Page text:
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Immunological targeting of matrix metalloproteinase-9 as a novel approach to universal cancer vaccine: Characterization of anticancer antibodies efficacy in vitro

Chatterjee M, Ivanov V, Efremov E, Goc A, Niedzwiecki A, Rath M

WCRJ 2020; 7: e1499; DOI: 10.32113/wcrj_20203_1499

 

Abstract:

Objective: The prevention and treatment of cancer remain a challenge. Current treatments are largely unsuccessful due to high toxicity. The most effective way to reduce global mortality from cancer is to block the initial stages of the disease, common to all types of cancer – invasion and metastasis. The elevated levels of ma-trix metalloproteinases, such as MMP-9 play a key role in tumorigenesis, angiogenesis, apoptosis, cancer invasion and metastasis. Among various therapeutic modalities, vaccines are the most effective and af-fordable approaches against diseases in general. In the global fight against cancer, a vaccine capable to impede MMP-2 and MMP-9 activity could open the door for effective prevention and even cure. We previously reported that mice immunized with synthetic oligopeptides containing specific amino acid sequences from human MMP-2 and MMP-9 showed a significant reduction in melanoma tumors and tumor burden. Materials and Methods: Here we tested a syngeneic approach to cancer vaccines by investigating whether immunization of mice with rodent derived MMP-9 oligopeptides would generate sufficient immune response and anticancer efficacy. Accordingly, C57Bl/6 mice were immunized with three oligopeptides containing specific sequences from rat MMP-9 and two oligopeptides from mouse MMP-9. All these peptides showed to be highly immunogenic in mice.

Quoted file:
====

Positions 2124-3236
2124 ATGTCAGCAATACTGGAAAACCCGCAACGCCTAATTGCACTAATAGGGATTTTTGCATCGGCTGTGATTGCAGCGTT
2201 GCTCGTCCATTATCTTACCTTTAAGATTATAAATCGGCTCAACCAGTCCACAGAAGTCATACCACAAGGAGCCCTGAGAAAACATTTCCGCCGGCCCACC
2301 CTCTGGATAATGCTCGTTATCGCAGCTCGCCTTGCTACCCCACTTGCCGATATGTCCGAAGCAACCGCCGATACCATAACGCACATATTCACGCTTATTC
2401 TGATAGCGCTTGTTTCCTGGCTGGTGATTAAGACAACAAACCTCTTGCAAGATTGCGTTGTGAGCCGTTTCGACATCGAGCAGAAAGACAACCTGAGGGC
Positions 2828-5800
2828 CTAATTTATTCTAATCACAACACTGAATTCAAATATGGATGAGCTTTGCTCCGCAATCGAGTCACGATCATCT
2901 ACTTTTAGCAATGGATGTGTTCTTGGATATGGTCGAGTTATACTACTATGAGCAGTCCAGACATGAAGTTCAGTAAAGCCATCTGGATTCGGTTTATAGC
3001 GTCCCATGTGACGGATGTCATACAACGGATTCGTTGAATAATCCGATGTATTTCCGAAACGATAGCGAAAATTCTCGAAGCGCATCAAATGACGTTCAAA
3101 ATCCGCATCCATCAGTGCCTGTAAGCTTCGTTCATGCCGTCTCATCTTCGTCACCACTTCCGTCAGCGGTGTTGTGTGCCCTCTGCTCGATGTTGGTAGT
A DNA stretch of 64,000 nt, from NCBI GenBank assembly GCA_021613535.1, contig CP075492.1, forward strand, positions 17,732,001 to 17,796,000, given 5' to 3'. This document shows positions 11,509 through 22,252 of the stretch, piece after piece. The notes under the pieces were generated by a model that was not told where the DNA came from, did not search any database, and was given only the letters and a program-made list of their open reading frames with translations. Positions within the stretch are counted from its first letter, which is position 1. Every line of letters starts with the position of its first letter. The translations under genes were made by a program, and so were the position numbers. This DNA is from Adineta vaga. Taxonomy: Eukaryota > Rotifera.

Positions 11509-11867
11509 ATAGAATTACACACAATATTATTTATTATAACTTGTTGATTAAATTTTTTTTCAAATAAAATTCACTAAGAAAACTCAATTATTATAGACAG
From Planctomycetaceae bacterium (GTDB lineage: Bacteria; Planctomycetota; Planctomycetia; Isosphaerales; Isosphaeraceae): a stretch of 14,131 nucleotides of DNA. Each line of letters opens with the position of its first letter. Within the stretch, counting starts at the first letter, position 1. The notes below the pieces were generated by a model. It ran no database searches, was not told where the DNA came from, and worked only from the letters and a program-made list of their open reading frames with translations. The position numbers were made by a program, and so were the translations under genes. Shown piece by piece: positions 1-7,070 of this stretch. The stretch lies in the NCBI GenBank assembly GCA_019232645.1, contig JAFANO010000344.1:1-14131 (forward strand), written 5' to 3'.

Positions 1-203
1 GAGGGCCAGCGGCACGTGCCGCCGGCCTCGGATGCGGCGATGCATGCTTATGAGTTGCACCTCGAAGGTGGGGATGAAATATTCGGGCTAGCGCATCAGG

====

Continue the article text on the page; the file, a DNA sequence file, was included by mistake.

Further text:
Materials and Methods: The antibodies against mouse and rat MMP-9 oligopeptides were isolated and their effects on cancer cell invasion through Matrigel were tested individually and in combinations. Binding to the corresponding MMP sequences was evaluated by Western blot.

Results: All tested antibodies inhibited migration of both murine and human cancer cell lines: Human Prostate Cancer (DU145), Mouse Breast cancer (4T1) and Human Pancreas Carcinoma (MIA PaCa-2). The combination of these antibodies had enhanced effect on inhibiting cancer cells invasion. Antibody binding to MMP-9 was shown for all but one of the tested antibodies by Western Blot.

Conclusion: Controlling matrix metalloproteinases (MMPs) is a powerful tool against metastasis - the most life-threatening aspect in all cancers. The in vitro efficacy of specific antibodies effective against MMP-9 was elucidated in this study. We showed that specific anti-MMP-9 antibodies inhibit extracellular matrix invasion of different types of cancer cells and confirmed their binding to corresponding MMP-9 peptides. Enhanced efficacy of these immunogenic peptides was observed when used in a combination. These results urge further work in this direction with its goal of developing a universal anti-cancer vaccine.

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